Hacking with a Pervasive Expert System (AI) my electronic toothbrush

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Just made some progress on my Mobile & Pervasive Expert System tool, finally enabling some Pervasive dimensions but, most importantly, drafting a first round over the AI-side of the system.

The current goal for this step is: enable the system to be pervasively aware when I’m using my electronic toothbrush, infer how much time I’ve used, and then finally post the result to Facebook.

The current implementation, which I’m going to briefly describe in this post, is based on the following technologies and Java libraries:

Description of the process

I will starting describing from the physical world. I’ve put an IR-sensor in front of the toothbrush stand, as shown in the picture above.

Then I connected this sensor, using some simple electronics, to the XBee module in order to perform the ADC and therefore to have the sensor’s measurement available in digital form.

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This XBee mesh provides a wireless way to communicate the reading from the toothbrush stand, located in the bathroom, to the actual room where my pc/server is located having the software application running.

This concludes for the physical/hardware part, in fact the biggest part is actually in the software world!

Fortunately there is for the XBee modules a Java library called “xbee-api” available on Google Code, so in my case I just wanted to write for myself an Apache Camel component, to serve as a wrapper for the sensor readings. The code I’ve written for this, is available on GitHub, although the wrapper implementation is only partial at present – implementing only the “receive” direction of the packets from the XBee mesh to the USB, meaning from XBee to the Camel Endpoint, in turn to the Camel Consumer, and in turn you’ll have the packets on the Camel routes.

The great thing about this approach, is that you can later latch the Camel routing in a very simple way, thanks to this wrapper:

from("xbeeapi://?baud=9600&tty=/dev/tty.usbserial-A4004CwJ")
	.to("seda:xbeeAsyncBuffer")
	;

from("seda:xbeeAsyncBuffer")
	.choice()
		.when(body().isInstanceOf(ZNetRxIoSampleResponse.class))
			.log("route log ${body.getAnalog1()}")
			.to("ejb:java:global/mpes-core/MpesExpertSystem?method=insert")
		.otherwise()
			.log("I don't know what to do with this packet from the XBee mesh: ${body}")
	;

In this case I’ve used the Camel SEDA to have the two routes asynchronous to each other.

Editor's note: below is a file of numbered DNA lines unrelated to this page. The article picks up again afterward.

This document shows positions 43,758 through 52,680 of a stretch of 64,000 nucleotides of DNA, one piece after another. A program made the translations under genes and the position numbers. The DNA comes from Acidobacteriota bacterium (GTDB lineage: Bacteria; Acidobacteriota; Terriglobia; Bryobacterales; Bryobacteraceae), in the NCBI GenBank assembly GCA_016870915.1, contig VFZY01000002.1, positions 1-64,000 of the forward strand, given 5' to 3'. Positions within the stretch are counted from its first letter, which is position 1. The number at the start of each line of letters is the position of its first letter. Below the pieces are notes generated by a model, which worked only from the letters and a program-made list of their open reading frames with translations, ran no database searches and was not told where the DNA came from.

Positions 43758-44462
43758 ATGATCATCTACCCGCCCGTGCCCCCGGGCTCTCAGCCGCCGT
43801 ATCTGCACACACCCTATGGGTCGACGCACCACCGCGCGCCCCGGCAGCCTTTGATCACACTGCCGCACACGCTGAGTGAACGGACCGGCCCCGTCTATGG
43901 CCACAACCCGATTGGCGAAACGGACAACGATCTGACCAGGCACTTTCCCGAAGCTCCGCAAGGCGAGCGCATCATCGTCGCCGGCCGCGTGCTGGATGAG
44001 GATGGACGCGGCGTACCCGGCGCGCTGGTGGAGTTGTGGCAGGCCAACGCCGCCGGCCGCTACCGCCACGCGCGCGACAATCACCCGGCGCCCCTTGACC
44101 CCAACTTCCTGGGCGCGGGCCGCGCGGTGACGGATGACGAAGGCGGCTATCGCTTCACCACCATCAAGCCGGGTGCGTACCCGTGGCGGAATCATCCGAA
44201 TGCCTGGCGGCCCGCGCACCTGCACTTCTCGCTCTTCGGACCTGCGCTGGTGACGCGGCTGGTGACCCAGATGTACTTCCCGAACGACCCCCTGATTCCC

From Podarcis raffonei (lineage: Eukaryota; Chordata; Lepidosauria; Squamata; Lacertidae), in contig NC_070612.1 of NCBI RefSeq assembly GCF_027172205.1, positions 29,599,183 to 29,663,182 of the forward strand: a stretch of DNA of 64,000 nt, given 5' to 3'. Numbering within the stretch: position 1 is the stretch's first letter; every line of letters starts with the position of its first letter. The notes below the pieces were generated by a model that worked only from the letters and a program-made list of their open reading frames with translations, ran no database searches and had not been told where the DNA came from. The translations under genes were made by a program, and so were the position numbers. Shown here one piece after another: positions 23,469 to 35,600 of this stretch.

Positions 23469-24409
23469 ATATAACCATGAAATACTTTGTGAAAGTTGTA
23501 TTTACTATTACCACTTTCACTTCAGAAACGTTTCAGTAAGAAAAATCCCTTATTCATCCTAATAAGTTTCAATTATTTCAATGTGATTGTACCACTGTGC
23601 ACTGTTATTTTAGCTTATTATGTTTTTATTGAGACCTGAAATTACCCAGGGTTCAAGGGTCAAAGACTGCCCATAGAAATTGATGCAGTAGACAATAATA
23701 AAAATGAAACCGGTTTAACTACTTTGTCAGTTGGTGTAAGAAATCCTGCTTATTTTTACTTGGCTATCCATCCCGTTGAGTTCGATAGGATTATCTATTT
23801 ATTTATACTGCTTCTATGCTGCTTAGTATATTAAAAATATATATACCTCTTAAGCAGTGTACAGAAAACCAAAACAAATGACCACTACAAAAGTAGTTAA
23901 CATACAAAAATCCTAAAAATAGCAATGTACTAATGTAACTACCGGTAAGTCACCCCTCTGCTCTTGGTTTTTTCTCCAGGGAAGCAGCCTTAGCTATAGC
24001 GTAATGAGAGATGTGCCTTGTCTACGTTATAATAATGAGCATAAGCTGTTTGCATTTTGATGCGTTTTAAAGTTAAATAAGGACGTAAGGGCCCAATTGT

Then it comes the Expert System, AI part. I’ve always been a big fan and used extensively JBoss/RedHat Drools.

The main idea is to be able to write a simple rule, something as the following mock-up:

Screen Shot 2013-06-01 at 15.39.10

In the example picture, the rule should be self-explanatory, as it’s responsible to infer when a fact, representing current and previous status of the “Home Toothbrush” object, has changed from UNDOCKED to DOCKED, where this transition did last for more than 30 seconds.

However, in order to get there, I first still needed to transform the sensor readings in terms of the status object.

So first, I needed to have all XBee analog readings represented as an Event:

declare ZNetRxIoSampleResponse
	@role(event)
end

This way, I see each sensor reading as an Event proper in the CEP (Complex Event Processing) working memory of the Rule Engine.

This, in turns, enable me to write a rule to detect the current status as DOCKED of the toothbrush object:

/*
 * Detect Docked
 * The analog sensor reading for docked is about 1023.
 * The rule shall detect the Home Toothbrush as docked when the average is above 950 including at least 3 analog sensor reading.
 */
rule "Detect Docked"
no-loop 
when
    accumulate ( ZNetRxIoSampleResponse( containsAnalog == true, $analog1 : analog1 ) over window:length( 3 );
    			 $avg : average( $analog1 ),
    			 $count : count( $analog1 );  
    			 $avg > 950 , $count == 3
    )
    $cp : CurStatusPrevStatus( id == "Home Toothbrush" , curStatus != "DOCKED")
then
	$cp.shiftCurIntoPrev();
    $cp.setCurStatus("DOCKED");
    $cp.setCurStatusTs(drools.getWorkingMemory().getSessionClock().getCurrentTime());
    update($cp);
end

In this case I want the toothbrush object set to DOCKED when the average of the last 3 sensor readings is above 950 (this is the converted ADC value from the XBee).

Notice the accumulate function in this case constraints not only on the average, but also on the count: this is important otherwise the sliding-window defined by window:length(3) would also intercept the initial warm-up of the system, when only just one or two sensor reading Event are available in the working memory. I want the status be detected over at least 3 continuous readings.

The rest of the work is really all about Unit testing, testing, and more testing; and then, writing some little more JavaEE code, deploying it on the JBoss AS Container…

…and it works! :)

And you can find the source code, evolving, on GitHub of course.

Why do I blog this

I think there is a lot nowadays revolving around “Internet of Things” that’s just the tip of the iceberg, and to me that’s really all about technologies becoming more and more pervasive in our daily life. Personally, I’m very interested how Expert System can benefit in this scenario, and I find amazing the little hacks you can start to do even at home!!

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